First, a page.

– I’ve believed all along that Ramon Castro was the most effective
catcher on the Mets’ roster. The scary thing is that he also might have
been the organization’s best option at first base after Carlos Delgado
went down. After another hitless game Tuesday, Daniel Murphy is down to
.234/.318/.347 for the season. Castro has never played first base, but
it’s not like Murphy is even living up to the low standards set by
Carlos Delgado on defense. It’s time to send Murphy down and try
Fernando Tatis as a stopgap at first.
– Maybe it is time to do something about Eric Wedge: Travis Hafner
was intentionally walked twice by Brewers right-handers while hitting
sixth ahead of Chris Gimenez, a rookie making his fourth major league
start. Hafner, who entered with a 934 OPS, ended up hitting a rather
meaningless two-run homer in the ninth. The guy batting ahead of him,
Ryan Garko, entered with a 668 OPS against right-handers this season.
– It was a rough night for Hanley Ramirez. He committed an error on
a routine grounder, and he allowed Jacoby Ellsbury to score from second
on an infield single when neither he nor Dan Uggla could knock down the
ball. Also, with the Red Sox up 8-2 with no outs in the sixth, he was
thrown out trying to stretch a single into a double. He did hustle the
whole way, but it was an awful decision.
– The Giants offense couldn’t have much less impressive in Angels
starter Sean O’Sullivan’s major league debut. Sullivan did do a pretty
good job of keeping his 90-92 mph fastball low in the zone, plus he was
able to get ahead in the count with his curveball. Still, the Giants
showed very little interest in battling him. The lone walk he issued
came with two outs in the seventh, and he was able to complete seven
while throwing 98 pitches.
With the 2017 World Baseball Classic around the corner, Team Israel has reportedly reached out to Indians second baseman Jason Kipnis, per MLB Network’s Jon Morosi. Tournament rules stipulate that a player’s roster eligibility can be achieved in one of several ways: they were born in the country in question or hold citizenship/permanent legal residence there (or are simply capable of qualifying for citizenship), or one of their parents was born in the country or holds citizenship/permanent legal residence there.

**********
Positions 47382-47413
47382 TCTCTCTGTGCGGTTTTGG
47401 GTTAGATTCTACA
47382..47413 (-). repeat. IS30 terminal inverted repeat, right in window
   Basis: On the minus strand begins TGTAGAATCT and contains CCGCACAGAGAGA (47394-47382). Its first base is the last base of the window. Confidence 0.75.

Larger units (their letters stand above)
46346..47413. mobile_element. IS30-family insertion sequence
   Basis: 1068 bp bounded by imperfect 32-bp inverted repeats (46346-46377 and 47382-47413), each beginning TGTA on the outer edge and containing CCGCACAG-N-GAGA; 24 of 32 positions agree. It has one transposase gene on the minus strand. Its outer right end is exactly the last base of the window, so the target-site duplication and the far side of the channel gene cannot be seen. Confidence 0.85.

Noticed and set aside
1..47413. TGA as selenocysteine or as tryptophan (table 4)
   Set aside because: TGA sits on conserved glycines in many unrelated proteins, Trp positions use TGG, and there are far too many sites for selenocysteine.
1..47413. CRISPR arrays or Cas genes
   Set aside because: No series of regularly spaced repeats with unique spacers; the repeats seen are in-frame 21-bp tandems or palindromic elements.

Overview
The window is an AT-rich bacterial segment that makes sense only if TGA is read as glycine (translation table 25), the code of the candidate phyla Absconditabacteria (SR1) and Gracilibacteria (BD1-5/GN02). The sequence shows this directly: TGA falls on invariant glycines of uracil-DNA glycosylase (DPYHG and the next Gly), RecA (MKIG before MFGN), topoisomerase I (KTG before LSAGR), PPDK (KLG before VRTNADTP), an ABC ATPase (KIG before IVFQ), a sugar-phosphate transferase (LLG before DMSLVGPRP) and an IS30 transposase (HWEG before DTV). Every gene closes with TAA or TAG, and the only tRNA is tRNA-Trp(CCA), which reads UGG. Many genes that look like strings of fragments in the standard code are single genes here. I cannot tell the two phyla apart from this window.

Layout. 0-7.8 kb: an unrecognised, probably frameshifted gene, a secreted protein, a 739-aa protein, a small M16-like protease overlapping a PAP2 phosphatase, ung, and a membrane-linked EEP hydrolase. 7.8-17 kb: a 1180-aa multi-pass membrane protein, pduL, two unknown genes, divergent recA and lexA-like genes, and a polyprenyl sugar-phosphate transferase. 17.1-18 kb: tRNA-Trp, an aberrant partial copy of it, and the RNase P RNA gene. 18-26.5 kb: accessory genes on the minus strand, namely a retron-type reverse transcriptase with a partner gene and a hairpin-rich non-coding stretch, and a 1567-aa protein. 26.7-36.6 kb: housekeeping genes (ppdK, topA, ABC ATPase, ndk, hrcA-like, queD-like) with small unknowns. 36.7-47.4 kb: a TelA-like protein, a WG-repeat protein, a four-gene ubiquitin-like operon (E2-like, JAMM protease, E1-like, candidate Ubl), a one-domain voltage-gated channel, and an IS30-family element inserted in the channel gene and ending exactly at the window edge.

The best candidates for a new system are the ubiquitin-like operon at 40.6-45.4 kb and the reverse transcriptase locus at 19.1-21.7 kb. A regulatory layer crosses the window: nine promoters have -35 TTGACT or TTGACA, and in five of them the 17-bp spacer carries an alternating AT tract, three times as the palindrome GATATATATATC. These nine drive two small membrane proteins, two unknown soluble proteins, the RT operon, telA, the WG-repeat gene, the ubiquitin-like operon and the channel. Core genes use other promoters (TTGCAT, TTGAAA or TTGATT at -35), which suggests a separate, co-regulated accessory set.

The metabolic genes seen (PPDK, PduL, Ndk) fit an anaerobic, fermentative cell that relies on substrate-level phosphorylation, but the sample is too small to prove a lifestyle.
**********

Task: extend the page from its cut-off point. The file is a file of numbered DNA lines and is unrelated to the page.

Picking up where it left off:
For Kipnis, it’s the latter. Kipnis’ father, Mark Kipnis, is Jewish. That gives Kipnis the status he needs to suit up for Team Israel, despite the fact that he is a practicing Roman Catholic. He has yet to confirm or deny his participation in the competition.
Fifteen players have confirmed for Team Israel so far, including Mets’ infielder/outfielder Ty Kelly and free agents Sam Fuld, Nate Freiman, Jason Marquis and Jeremy Bleich. Per MLB.com’s Chad Thornburg, eight minor leaguers will also appear for the team. Like Kipnis, at least three other major leaguers are eligible for Team Israel’s roster but have yet to accept or decline involvement in the WBC: Dodgers center fielder Joc Pederson, Mariners infielder/outfielder Danny Valencia and free agent left-hander Craig Breslow.
Free agent first baseman James Loney has reportedly signed a minor league deal with the Rangers, per FanRag Sports’ Jon Heyman. The deal includes an invite to spring training and a $1 million salary if he makes the major league roster in 2017.
Loney picked up a one-year stint and starting role with the Mets in 2016, slashing .265/.307/.397 with nine home runs in 336 PA. While his numbers were down a hair from the .280/.322/.357 batting line he produced with the Rays in 2015, he provided the Mets with a necessary, if underwhelming upgrade over an injured Lucas Duda through most of the season.
The 32-year-old infielder is expected to have some competition at first base, with at least five other candidates in the mix: Jurickson Profar, Ronald Guzman, Ryan Rua, Joey Gallo and Josh Hamilton. Rumor has it that the team is planning on platooning Rua and Profar in 2017, barring any impressive breakouts or injuries during spring training, though Loney could still provide the club with some veteran depth and a decent left-handed bat off the bench.